You will find essentially two kinds of argument: Aristotelian, or adversarial, and Rogerian, or consensus-building. Aristotelian argument (in line with the teachings from the Greek philosopher Aristotle) is built to confirm a situation or hypothesis in order to refute a current argument. While using techniques at hands, the author tries to persuade the readers to particular perspective. The author uses logic, attracts the rational within the audience, and offers empirical and easy evidence to influence the crowd people to alter their values, attitudes, and actions.
Rogerian argument (according to American psychiatrist Carl Rogersâ€™s studies in psychiatric therapy) is a little differentâ€”its goal would be to develop consensus among visitors instead of establish an adversarial relationship. The concept is the fact that a effective argument is really a winning situation for everybody. Staying away from all psychologically sensitive language, the author phrases claims in as neutral a means as you possibly can to prevent offending visitors by reducing threat and creating trust. The research into the oppositionâ€™s perspective is carefully and fairly phrased, showing the author knows the positioning and causes of thinking it. When preparing for that conclusion, the author highlights the most popular qualities, goals, and values from the arguments and persons involved. Finally, the author proposes an answer that recognizes the interests of your customers.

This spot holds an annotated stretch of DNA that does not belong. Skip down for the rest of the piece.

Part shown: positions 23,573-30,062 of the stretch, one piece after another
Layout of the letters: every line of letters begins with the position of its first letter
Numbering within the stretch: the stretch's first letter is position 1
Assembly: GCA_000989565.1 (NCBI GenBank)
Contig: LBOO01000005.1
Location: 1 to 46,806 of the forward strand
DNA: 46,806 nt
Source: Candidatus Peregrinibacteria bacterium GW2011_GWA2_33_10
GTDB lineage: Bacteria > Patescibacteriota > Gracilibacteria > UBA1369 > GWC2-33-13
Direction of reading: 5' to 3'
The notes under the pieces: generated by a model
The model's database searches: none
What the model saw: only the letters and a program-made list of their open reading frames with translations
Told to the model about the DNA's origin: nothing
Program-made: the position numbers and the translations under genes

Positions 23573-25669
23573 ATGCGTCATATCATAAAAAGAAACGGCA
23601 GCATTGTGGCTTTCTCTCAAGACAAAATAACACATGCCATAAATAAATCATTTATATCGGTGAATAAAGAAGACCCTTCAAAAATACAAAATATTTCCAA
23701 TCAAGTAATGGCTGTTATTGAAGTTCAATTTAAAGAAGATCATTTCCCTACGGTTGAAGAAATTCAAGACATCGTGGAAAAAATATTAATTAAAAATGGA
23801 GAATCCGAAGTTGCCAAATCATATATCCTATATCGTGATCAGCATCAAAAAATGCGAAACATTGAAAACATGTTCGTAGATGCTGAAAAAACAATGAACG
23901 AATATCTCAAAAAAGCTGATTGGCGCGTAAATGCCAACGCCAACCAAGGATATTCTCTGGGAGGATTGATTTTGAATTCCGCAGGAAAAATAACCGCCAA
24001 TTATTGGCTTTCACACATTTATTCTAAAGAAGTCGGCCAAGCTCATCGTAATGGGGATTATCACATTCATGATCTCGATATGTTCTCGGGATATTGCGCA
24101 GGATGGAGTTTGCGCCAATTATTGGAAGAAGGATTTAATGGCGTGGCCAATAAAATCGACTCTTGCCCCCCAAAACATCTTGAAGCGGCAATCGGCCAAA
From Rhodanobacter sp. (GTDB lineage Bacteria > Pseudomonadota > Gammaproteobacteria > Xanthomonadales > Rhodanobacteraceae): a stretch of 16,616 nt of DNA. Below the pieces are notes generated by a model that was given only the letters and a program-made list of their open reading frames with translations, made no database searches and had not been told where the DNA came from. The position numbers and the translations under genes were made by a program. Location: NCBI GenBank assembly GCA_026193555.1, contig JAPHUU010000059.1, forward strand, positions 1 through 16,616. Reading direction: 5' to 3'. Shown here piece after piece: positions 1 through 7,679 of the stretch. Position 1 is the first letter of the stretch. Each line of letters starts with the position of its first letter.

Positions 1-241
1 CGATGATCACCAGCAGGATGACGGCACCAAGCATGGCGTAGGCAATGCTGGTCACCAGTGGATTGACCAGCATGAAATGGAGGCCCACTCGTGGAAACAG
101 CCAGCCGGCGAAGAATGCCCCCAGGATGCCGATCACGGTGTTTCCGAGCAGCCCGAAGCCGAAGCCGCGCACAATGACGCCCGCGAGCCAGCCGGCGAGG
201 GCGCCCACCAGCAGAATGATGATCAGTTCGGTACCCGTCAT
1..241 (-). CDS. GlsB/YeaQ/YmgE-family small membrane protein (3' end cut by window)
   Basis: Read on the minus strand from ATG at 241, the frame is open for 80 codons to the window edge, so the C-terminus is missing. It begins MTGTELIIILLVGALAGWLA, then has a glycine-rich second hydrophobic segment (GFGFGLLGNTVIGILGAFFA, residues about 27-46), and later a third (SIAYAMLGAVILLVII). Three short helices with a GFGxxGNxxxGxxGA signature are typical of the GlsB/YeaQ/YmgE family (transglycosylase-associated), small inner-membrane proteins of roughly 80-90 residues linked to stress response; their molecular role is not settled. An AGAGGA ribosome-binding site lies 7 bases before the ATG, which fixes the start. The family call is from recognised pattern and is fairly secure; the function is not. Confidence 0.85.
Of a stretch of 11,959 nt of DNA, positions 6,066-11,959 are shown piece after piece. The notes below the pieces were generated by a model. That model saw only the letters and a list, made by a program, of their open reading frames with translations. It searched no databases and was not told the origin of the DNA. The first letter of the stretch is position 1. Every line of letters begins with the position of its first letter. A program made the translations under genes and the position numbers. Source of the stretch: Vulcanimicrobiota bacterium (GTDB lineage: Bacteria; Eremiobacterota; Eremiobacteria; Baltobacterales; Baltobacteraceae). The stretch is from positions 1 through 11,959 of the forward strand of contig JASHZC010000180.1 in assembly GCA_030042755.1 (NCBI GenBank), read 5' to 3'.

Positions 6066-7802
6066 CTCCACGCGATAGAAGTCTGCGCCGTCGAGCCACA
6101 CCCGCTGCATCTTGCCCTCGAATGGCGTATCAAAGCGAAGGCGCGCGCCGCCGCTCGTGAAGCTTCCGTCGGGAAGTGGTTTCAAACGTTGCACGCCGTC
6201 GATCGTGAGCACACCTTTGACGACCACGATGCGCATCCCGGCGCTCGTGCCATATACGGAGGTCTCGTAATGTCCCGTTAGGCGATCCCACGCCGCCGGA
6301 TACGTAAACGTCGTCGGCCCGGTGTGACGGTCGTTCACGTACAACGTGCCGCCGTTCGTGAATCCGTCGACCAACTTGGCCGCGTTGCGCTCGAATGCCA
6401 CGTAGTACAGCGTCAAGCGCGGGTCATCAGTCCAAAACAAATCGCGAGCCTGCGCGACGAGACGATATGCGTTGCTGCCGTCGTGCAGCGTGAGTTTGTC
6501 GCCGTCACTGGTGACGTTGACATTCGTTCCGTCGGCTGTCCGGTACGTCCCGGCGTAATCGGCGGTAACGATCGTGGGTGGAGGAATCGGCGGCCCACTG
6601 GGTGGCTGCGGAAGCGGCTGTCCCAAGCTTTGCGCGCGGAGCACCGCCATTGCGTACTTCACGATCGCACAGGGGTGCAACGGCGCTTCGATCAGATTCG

- Aristotelian argument, or adversarial argument, is built to confirm a situation or hypothesis in order to refute a current argument.
- Rogerian argument, or consensus-building argument, aims to build up commonality among visitors instead of establish an adversarial relationship.